Numerous studies have encountered and commented on the varying levels of reproducibility of genetic association studies (Shen et al., 2005; Li and Meyre, 2013; Bian et al., 2014; Schielzeth et al., 2018). Benefiting from moderate sample sizes over each batch/radiation type combination, our study addresses the issue of reproducibility in a systematic manner. It is important to note that since we do not focus on individual markers or genes but on sets that collectively achieve high correlation with the phenotype, this confers an increased level of robustness to the findings.

Within behavioral genetics there is wide recognition that Mendelian mutations leading to large shifts in behavioral and cognitive performance are extremely rare (Flint, 2003). Given that many behavioral and cognitive measures are still clearly under genetic control, this observation points to the possibility that combinations of genetic loci of small-to-moderate effects collectively control behavioral and cognitive performance. The multi-locus analysis methodology employed here is well suited to perform analyses under these conditions. We note that we utilized a simple identity by state (IBS) distance matrix (Wessel and Schork, 2006); alternatives include weighing each marker by its allele frequency or by functional role.

Our annotation approach closely follows (Avramopoulos et al., 2006) and is based on formulation of hypotheses that do not focus on single genes but instead consider groups of genes grouped either based on functional roles (pathways and ontologies) or based on location (vicinity to a marker of moderate significance). The critical assumption of this approach is that the two gene groups are constructed independently, an assumption satisfied in our study. As noted in Avramopoulos et al. (2006), when the relevant functional unit is a group of genes (a pathway), one can expect that the genetic markers falling within these genes will have increased individual significance scores, even though these will be within the stochastic noise range and far from achieving the genome-wide significance of top results in a GWAS study. However, when considered as a group, their collective significance will clearly point to the implication of the relevant pathway.

We examined closely some of the pathways associated with the two behavioral phenotypes with the strongest genetic component, context_pctfrze under 56Fe irradiation and train_avgmo under 28Si irradiation. There are several conclusions that we draw from this analysis. First, at the level of annotations and pathways, there is no overlap in the categories detected for different radiation types and behavioral and cognitive phenotypes. This finding suggests that distinct radiation types lead to the “engagement” of different biological mechanisms, pathways, and ontologies. This observation is concordant with previous experimental work showing that irradiation parameters induce different types of DNA damage (Prise et al., 1994), and also with modeling work aligning distinct irradiation features with distinct patterns of DNA damage.

At the conceptual level, our findings suggest the following model of interaction between irradiation, genetics, and behavioral and cognitive patterns. Ionizing radiation engenders effects on behavioral and cognitive performance, and internal compensatory mechanisms mitigate these effects. However, genetics plays a part as to which compensatory mechanisms are engaged in each individual animal. Individual genetic variability interacts with variation in the irradiation type, resulting in heterogeneity in the identity of individual genetic loci and of the functional pathways affected.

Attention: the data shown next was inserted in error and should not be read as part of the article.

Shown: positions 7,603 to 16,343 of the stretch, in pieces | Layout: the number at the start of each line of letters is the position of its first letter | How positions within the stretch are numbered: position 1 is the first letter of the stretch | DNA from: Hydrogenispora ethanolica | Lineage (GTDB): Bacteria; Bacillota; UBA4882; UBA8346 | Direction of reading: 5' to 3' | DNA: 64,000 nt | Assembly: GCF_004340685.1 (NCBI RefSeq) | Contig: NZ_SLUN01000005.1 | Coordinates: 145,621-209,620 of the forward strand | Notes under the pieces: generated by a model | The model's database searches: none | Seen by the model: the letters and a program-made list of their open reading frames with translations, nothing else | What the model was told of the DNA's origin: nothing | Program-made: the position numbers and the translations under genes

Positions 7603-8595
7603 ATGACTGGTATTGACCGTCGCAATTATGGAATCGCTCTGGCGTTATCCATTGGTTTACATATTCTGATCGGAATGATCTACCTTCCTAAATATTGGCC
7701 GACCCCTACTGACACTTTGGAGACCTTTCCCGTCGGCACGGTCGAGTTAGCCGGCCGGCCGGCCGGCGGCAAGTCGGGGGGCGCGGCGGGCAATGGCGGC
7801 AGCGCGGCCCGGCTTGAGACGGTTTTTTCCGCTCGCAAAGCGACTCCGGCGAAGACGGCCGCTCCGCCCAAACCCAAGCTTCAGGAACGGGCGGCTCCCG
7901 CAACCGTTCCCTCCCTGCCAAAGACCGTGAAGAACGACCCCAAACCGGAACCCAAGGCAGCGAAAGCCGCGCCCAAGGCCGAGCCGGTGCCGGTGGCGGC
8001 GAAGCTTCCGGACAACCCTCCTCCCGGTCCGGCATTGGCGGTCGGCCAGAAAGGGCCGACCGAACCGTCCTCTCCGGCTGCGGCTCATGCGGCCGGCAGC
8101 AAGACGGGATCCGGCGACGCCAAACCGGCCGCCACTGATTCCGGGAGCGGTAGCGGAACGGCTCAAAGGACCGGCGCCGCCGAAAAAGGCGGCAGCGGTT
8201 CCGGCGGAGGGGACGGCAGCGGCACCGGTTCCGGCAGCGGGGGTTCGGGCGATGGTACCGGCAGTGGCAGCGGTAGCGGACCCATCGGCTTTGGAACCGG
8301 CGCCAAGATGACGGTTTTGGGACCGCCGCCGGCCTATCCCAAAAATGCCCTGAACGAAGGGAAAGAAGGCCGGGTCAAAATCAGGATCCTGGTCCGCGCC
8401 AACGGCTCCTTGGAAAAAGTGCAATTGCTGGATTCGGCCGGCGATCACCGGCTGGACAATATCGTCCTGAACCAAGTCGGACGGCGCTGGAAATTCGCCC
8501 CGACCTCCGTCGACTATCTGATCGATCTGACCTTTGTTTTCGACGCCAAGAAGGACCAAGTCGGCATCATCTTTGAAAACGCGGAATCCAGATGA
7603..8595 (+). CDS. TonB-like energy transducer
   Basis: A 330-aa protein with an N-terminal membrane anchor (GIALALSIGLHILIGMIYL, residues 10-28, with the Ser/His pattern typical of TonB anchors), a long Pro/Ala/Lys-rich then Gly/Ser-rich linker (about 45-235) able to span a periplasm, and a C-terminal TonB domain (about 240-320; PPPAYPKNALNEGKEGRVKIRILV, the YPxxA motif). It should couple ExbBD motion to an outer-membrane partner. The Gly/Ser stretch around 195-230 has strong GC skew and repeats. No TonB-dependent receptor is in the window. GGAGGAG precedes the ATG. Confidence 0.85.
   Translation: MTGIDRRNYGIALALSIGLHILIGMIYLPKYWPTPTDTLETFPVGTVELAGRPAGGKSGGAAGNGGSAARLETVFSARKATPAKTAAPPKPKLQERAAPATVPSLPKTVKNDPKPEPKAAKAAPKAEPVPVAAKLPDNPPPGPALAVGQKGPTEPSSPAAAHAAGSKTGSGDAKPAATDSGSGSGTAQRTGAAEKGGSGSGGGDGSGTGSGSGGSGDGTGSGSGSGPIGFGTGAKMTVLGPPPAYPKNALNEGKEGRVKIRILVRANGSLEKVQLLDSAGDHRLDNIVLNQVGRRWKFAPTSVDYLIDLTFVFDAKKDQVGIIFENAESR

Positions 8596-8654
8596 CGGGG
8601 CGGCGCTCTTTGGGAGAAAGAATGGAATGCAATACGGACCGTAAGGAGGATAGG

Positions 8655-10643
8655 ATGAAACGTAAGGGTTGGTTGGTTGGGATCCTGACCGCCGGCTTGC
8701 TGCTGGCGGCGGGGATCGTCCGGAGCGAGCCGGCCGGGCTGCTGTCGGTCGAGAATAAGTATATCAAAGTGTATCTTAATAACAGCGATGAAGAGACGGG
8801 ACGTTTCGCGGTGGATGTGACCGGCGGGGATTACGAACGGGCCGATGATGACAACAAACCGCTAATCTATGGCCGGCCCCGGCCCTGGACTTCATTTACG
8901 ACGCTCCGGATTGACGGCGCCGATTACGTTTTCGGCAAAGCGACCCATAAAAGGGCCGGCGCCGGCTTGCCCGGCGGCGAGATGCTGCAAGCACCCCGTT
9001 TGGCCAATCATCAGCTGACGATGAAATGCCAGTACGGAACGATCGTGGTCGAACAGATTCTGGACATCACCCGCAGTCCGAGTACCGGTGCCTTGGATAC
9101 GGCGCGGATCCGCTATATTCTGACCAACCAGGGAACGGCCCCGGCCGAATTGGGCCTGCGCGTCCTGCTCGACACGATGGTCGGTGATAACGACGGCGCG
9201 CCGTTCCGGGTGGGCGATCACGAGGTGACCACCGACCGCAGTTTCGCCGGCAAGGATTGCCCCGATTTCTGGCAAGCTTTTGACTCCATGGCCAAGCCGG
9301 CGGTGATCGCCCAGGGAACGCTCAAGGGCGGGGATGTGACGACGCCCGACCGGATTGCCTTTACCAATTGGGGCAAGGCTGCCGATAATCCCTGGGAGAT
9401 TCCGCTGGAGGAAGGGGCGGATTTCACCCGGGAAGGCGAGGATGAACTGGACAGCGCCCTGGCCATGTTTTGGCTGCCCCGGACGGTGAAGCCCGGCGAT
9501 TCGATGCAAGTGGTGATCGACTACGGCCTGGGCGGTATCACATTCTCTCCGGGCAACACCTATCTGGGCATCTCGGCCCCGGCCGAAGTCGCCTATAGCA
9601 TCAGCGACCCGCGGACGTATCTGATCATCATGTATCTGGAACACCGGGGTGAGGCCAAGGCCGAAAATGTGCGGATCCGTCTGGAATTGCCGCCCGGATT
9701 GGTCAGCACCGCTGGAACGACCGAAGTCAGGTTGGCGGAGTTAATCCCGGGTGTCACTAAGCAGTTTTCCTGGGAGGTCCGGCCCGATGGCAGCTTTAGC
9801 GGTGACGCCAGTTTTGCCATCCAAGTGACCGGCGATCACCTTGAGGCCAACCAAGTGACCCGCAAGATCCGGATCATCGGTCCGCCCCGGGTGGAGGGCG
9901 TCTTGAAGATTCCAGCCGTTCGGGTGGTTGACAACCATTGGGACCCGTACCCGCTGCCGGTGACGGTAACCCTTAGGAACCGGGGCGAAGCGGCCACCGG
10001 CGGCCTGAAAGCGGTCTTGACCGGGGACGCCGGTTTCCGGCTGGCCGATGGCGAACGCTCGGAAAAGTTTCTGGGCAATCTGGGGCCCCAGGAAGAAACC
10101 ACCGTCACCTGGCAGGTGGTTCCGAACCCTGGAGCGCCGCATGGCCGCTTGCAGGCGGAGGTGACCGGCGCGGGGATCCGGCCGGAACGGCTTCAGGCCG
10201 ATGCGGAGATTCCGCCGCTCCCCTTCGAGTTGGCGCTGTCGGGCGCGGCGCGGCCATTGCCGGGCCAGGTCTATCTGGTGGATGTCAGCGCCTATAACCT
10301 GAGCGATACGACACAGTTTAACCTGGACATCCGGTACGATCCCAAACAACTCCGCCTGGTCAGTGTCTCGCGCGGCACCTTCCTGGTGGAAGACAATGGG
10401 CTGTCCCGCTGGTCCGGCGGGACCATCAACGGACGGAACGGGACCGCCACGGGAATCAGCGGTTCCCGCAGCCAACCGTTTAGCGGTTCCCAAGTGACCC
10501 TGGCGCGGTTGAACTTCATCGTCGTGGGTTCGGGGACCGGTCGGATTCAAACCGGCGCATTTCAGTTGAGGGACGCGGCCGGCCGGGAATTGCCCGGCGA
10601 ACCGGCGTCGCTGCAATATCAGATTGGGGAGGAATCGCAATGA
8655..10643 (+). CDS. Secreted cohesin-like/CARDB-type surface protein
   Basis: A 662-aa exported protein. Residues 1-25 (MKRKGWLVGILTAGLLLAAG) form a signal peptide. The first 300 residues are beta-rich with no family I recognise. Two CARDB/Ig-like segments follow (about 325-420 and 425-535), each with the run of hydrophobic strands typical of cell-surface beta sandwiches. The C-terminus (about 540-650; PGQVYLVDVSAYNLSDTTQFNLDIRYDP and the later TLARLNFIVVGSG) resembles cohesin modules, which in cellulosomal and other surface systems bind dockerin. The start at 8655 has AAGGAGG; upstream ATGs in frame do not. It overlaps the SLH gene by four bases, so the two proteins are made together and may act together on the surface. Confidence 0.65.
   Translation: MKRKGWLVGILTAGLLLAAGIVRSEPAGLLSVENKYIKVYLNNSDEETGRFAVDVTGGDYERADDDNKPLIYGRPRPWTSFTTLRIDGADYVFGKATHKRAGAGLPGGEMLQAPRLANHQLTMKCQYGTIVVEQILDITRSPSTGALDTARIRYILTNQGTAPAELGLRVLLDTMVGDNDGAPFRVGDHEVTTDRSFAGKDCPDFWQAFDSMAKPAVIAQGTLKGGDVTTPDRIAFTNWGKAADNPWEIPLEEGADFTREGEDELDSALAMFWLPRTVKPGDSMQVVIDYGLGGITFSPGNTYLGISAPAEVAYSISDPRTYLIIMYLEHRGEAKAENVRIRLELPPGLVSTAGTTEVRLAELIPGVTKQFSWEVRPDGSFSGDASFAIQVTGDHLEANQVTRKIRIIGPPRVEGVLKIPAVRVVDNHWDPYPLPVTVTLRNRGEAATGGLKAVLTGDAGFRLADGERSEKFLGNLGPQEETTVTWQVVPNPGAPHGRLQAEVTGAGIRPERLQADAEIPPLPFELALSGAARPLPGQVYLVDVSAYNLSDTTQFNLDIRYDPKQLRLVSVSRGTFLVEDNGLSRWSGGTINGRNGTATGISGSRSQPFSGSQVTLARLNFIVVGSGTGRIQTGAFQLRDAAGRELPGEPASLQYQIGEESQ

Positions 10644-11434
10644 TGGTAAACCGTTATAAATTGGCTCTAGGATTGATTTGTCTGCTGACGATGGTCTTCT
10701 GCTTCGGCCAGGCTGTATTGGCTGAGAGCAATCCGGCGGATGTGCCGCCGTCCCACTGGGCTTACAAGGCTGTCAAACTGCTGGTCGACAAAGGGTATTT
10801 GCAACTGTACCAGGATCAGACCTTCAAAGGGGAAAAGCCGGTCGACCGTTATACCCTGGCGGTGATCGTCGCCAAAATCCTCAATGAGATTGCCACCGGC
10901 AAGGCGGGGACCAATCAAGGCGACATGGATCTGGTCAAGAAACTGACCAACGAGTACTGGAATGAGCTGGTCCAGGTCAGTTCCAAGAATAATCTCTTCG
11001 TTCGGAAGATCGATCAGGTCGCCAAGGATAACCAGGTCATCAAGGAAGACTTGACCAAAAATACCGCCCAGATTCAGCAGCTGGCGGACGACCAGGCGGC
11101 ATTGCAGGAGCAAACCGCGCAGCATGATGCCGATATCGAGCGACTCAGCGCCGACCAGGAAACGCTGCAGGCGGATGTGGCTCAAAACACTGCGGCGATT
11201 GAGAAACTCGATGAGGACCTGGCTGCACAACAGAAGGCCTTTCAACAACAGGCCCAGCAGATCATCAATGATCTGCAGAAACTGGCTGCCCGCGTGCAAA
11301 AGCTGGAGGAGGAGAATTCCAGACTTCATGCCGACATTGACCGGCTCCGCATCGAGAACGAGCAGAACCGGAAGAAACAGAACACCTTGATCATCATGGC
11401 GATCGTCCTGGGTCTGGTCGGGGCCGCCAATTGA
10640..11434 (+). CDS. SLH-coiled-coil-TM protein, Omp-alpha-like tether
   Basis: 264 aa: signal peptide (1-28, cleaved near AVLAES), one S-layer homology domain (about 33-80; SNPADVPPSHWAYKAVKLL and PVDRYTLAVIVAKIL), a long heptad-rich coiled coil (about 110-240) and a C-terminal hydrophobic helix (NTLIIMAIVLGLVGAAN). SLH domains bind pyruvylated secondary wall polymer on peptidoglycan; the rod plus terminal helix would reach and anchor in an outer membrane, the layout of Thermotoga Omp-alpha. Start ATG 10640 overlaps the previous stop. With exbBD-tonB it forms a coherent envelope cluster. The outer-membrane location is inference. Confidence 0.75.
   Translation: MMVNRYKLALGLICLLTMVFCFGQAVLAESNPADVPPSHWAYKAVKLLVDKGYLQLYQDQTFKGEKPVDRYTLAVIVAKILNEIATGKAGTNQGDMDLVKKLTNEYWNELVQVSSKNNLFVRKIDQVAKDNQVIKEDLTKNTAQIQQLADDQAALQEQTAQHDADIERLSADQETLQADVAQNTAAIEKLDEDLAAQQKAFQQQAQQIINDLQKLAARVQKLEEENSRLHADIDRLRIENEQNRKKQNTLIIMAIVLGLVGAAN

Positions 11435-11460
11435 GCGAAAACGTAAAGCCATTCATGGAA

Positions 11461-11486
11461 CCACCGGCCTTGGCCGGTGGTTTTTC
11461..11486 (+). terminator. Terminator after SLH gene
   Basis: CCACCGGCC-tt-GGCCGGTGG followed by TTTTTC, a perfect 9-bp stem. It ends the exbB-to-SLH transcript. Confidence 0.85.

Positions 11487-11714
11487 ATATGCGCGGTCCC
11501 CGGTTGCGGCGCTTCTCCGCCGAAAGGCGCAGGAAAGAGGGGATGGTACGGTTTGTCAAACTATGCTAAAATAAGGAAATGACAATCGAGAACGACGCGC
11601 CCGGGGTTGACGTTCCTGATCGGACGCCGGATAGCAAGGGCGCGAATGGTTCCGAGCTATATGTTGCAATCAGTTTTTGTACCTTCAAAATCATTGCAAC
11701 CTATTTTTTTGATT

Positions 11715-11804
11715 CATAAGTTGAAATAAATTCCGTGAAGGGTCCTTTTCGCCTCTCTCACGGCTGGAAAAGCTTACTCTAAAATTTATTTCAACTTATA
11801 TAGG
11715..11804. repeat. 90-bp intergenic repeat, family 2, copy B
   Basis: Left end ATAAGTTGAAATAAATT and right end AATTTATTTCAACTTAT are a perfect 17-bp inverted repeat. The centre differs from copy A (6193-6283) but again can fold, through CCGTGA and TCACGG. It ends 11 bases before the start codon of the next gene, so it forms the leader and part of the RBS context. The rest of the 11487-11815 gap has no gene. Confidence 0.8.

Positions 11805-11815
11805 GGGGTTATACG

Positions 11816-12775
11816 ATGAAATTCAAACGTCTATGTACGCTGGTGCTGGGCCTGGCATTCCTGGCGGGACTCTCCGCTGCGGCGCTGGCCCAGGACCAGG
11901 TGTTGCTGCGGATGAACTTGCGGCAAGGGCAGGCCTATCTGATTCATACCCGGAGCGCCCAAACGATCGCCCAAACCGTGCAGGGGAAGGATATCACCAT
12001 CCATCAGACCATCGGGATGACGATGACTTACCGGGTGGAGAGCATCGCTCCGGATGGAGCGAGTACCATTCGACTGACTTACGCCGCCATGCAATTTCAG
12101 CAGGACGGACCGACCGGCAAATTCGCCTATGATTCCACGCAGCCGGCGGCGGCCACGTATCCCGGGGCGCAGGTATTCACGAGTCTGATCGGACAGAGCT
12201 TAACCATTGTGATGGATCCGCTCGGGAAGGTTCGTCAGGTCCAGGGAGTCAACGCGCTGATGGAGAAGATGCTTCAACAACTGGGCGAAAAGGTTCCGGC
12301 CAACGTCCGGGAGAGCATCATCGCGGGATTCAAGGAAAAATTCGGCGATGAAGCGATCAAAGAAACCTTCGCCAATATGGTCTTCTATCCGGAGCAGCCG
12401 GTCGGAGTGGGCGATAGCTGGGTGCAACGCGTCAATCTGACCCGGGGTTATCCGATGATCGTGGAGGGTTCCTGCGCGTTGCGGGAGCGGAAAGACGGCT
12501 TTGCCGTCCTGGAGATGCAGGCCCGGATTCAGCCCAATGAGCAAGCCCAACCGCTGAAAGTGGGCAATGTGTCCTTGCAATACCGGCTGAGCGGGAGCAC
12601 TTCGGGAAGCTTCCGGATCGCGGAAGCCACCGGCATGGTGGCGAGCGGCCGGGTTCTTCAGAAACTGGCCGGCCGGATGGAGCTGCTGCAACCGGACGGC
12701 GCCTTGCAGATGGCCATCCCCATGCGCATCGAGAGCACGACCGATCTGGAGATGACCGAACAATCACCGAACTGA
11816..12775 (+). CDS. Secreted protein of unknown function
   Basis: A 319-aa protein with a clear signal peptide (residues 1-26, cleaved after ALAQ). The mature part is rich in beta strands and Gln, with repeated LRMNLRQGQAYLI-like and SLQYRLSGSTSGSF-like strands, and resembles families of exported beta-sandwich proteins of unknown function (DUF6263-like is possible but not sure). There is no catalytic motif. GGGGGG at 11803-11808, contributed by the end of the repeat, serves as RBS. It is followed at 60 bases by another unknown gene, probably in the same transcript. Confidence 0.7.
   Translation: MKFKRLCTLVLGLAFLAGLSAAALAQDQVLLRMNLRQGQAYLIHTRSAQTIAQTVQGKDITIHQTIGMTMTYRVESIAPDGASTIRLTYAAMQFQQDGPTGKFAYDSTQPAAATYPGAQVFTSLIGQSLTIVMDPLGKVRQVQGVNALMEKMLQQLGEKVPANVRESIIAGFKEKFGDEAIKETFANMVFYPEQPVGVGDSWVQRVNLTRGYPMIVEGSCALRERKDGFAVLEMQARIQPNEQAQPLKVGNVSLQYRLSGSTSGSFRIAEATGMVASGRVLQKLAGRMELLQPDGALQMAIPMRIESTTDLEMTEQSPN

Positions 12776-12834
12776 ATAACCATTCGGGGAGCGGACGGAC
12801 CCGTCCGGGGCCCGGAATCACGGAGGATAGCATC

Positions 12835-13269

Ethics Statement

The experiments were approved by the IACUC committees from BNL and CSU.

Author Contributions

OI, JB, MW, and JR designed the experiments and wrote the manuscript. SB, RO, MD, BS, ME, TM, CF, and EE acquired and analyzed the data and wrote the manuscript.

Funding

This work was supported by NASA NNX12AB54G.

Conflict of Interest Statement

The authors declare that the research was conducted in the absence of any commercial or financial relationships that could be construed as a potential conflict of interest.

Acknowledgments

We would like to acknowledge Dr. Robert Hitzemann, Department of Behavioral Neuroscience, OHSU, for providing the HS/Npt mice for breeding the mice used in this study. We would also like to acknowledge the scientists and staff of the BNL Medical Department, and especially wish to thank Peter Guida, Adam Rusek, and other NSRL physics staffs for their invaluable help, and the BNL Laboratory Animal Facility for their invaluable assistance.

Supplementary Material

The Supplementary Material for this article can be found online at: https://www.frontiersin.org/articles/10.3389/fgene.2018.00404/full#supplementary-material

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Keywords: space radiation, genotype–phenotype, behavioral genetics, fear learning and memory, mice

Citation: Iancu OD, Boutros SW, Olsen RHJ, Davis MJ, Stewart B, Eiwaz M, Marzulla T, Belknap J, Fallgren CM, Edmondson EF, Weil MM and Raber J (2018) Space Radiation Alters Genotype–Phenotype Correlations in Fear Learning and Memory Tests. Front. Genet. 9:404. doi: 10.3389/fgene.2018.00404

Received: 07 June 2018; Accepted: 03 September 2018;
Published: 09 October 2018.

Edited by:

Dimitrios Avramopoulos, Johns Hopkins University, United States

Reviewed by:

Alex Hatzimanolis, National and Kapodistrian University of Athens, Greece
Peristera Paschou, Purdue University, United States

Copyright © 2018 Iancu, Boutros, Olsen, Davis, Stewart, Eiwaz, Marzulla, Belknap, Fallgren, Edmondson, Weil and Raber. This is an open-access article distributed under the terms of the Creative Commons Attribution License (CC BY). The use, distribution or reproduction in other forums is permitted, provided the original author(s) and the copyright owner(s) are credited and that the original publication in this journal is cited, in accordance with accepted academic practice. No use, distribution or reproduction is permitted which does not comply with these terms.

*Correspondence: Jacob Raber, raberj@ohsu.edu

Deceased